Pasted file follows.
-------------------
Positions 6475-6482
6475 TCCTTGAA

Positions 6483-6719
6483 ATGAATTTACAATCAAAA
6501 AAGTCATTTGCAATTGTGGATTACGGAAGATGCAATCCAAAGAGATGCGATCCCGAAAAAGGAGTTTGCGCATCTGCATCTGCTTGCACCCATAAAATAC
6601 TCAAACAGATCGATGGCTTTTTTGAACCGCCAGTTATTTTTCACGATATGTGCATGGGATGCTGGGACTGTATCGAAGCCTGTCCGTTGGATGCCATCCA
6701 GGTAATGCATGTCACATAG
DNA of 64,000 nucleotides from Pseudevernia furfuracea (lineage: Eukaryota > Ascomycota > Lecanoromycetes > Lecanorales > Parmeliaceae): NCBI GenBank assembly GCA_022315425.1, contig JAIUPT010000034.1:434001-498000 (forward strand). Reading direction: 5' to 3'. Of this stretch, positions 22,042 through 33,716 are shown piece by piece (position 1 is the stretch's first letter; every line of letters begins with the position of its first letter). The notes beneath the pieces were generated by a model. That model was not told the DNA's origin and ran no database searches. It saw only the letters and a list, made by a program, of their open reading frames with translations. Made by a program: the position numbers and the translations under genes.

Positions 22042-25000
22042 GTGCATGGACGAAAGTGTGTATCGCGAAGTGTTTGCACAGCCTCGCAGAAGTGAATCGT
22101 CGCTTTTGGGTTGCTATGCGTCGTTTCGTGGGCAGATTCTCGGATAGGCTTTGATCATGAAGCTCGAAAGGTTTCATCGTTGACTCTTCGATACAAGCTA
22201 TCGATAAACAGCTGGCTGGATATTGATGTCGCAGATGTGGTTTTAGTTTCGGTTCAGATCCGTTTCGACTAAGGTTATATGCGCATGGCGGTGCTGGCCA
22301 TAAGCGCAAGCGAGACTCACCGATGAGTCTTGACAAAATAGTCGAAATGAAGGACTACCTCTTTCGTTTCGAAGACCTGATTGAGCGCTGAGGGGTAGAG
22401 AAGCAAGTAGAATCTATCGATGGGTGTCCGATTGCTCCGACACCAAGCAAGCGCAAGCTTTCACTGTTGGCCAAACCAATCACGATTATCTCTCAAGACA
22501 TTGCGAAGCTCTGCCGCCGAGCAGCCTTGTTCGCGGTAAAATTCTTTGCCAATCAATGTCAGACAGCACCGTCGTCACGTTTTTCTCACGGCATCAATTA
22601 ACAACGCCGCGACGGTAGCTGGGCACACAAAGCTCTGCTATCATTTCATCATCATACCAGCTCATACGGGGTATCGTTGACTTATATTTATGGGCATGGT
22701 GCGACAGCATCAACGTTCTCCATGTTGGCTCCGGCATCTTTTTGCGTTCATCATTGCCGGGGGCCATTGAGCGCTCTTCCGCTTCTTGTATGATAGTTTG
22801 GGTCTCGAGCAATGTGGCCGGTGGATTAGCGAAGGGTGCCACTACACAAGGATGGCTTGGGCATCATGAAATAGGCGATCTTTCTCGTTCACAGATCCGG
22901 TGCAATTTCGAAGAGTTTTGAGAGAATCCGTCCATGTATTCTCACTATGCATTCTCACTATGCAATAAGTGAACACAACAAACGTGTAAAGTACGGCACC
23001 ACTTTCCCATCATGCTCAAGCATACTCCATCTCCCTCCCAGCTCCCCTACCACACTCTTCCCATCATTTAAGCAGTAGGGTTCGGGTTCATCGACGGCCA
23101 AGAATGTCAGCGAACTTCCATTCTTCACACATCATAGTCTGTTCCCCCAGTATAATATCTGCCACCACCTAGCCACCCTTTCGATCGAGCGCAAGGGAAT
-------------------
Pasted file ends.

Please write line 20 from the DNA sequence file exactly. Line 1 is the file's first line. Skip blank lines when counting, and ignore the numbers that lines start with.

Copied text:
23001 ACTTTCCCATCATGCTCAAGCATACTCCATCTCCCTCCCAGCTCCCCTACCACACTCTTCCCATCATTTAAGCAGTAGGGTTCGGGTTCATCGACGGCCA